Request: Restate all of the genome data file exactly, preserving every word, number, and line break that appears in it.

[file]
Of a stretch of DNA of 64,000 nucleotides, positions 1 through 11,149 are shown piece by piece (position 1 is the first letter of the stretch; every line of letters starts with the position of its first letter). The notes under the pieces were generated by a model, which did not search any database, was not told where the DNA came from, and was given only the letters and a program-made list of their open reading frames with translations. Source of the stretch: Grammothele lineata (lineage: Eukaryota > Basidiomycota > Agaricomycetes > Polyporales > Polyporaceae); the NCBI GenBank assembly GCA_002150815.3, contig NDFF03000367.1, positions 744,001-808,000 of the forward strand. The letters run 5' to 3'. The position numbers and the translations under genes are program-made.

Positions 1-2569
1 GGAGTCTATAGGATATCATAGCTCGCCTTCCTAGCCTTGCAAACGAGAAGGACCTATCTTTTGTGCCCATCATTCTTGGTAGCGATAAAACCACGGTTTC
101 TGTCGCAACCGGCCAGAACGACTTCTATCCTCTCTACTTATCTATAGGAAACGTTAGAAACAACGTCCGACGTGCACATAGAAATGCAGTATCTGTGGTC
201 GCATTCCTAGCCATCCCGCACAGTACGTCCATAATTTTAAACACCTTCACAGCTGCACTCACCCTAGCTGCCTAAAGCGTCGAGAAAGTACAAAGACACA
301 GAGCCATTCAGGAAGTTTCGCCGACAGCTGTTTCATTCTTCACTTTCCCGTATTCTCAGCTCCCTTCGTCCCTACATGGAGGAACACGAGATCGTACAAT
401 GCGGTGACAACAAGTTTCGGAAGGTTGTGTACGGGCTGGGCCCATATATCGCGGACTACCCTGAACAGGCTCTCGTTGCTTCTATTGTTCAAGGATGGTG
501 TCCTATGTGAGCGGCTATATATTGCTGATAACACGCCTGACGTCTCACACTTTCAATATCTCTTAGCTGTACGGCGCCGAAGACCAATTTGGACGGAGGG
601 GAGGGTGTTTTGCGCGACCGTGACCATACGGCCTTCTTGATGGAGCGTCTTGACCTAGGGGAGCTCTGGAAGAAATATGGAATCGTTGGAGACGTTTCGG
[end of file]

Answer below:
Of a stretch of DNA of 64,000 nucleotides, positions 1 through 11,149 are shown piece by piece (position 1 is the first letter of the stretch; every line of letters starts with the position of its first letter). The notes under the pieces were generated by a model, which did not search any database, was not told where the DNA came from, and was given only the letters and a program-made list of their open reading frames with translations. Source of the stretch: Grammothele lineata (lineage: Eukaryota > Basidiomycota > Agaricomycetes > Polyporales > Polyporaceae); the NCBI GenBank assembly GCA_002150815.3, contig NDFF03000367.1, positions 744,001-808,000 of the forward strand. The letters run 5' to 3'. The position numbers and the translations under genes are program-made.

Positions 1-2569
1 GGAGTCTATAGGATATCATAGCTCGCCTTCCTAGCCTTGCAAACGAGAAGGACCTATCTTTTGTGCCCATCATTCTTGGTAGCGATAAAACCACGGTTTC
101 TGTCGCAACCGGCCAGAACGACTTCTATCCTCTCTACTTATCTATAGGAAACGTTAGAAACAACGTCCGACGTGCACATAGAAATGCAGTATCTGTGGTC
201 GCATTCCTAGCCATCCCGCACAGTACGTCCATAATTTTAAACACCTTCACAGCTGCACTCACCCTAGCTGCCTAAAGCGTCGAGAAAGTACAAAGACACA
301 GAGCCATTCAGGAAGTTTCGCCGACAGCTGTTTCATTCTTCACTTTCCCGTATTCTCAGCTCCCTTCGTCCCTACATGGAGGAACACGAGATCGTACAAT
401 GCGGTGACAACAAGTTTCGGAAGGTTGTGTACGGGCTGGGCCCATATATCGCGGACTACCCTGAACAGGCTCTCGTTGCTTCTATTGTTCAAGGATGGTG
501 TCCTATGTGAGCGGCTATATATTGCTGATAACACGCCTGACGTCTCACACTTTCAATATCTCTTAGCTGTACGGCGCCGAAGACCAATTTGGACGGAGGG
601 GAGGGTGTTTTGCGCGACCGTGACCATACGGCCTTCTTGATGGAGCGTCTTGACCTAGGGGAGCTCTGGAAGAAATATGGAATCGTTGGAGACGTTTCGG